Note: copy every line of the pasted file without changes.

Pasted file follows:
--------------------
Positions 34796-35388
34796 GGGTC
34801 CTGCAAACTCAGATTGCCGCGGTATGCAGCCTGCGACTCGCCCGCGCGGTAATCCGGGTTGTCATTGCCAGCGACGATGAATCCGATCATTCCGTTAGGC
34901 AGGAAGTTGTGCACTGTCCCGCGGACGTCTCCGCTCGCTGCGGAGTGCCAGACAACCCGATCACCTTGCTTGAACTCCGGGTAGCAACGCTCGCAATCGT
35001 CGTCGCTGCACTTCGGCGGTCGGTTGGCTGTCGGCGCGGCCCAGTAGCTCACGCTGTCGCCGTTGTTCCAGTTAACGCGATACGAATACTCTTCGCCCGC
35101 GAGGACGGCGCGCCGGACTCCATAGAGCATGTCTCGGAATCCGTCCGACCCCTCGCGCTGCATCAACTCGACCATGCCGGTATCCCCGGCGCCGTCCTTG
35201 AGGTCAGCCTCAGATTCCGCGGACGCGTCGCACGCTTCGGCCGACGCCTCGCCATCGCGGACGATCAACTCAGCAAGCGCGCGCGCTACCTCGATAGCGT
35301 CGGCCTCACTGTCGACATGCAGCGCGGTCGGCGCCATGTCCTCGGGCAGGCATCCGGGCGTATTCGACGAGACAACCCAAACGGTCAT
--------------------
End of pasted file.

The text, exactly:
Positions 34796-35388
34796 GGGTC
34801 CTGCAAACTCAGATTGCCGCGGTATGCAGCCTGCGACTCGCCCGCGCGGTAATCCGGGTTGTCATTGCCAGCGACGATGAATCCGATCATTCCGTTAGGC
34901 AGGAAGTTGTGCACTGTCCCGCGGACGTCTCCGCTCGCTGCGGAGTGCCAGACAACCCGATCACCTTGCTTGAACTCCGGGTAGCAACGCTCGCAATCGT
35001 CGTCGCTGCACTTCGGCGGTCGGTTGGCTGTCGGCGCGGCCCAGTAGCTCACGCTGTCGCCGTTGTTCCAGTTAACGCGATACGAATACTCTTCGCCCGC
35101 GAGGACGGCGCGCCGGACTCCATAGAGCATGTCTCGGAATCCGTCCGACCCCTCGCGCTGCATCAACTCGACCATGCCGGTATCCCCGGCGCCGTCCTTG
35201 AGGTCAGCCTCAGATTCCGCGGACGCGTCGCACGCTTCGGCCGACGCCTCGCCATCGCGGACGATCAACTCAGCAAGCGCGCGCGCTACCTCGATAGCGT
35301 CGGCCTCACTGTCGACATGCAGCGCGGTCGGCGCCATGTCCTCGGGCAGGCATCCGGGCGTATTCGACGAGACAACCCAAACGGTCAT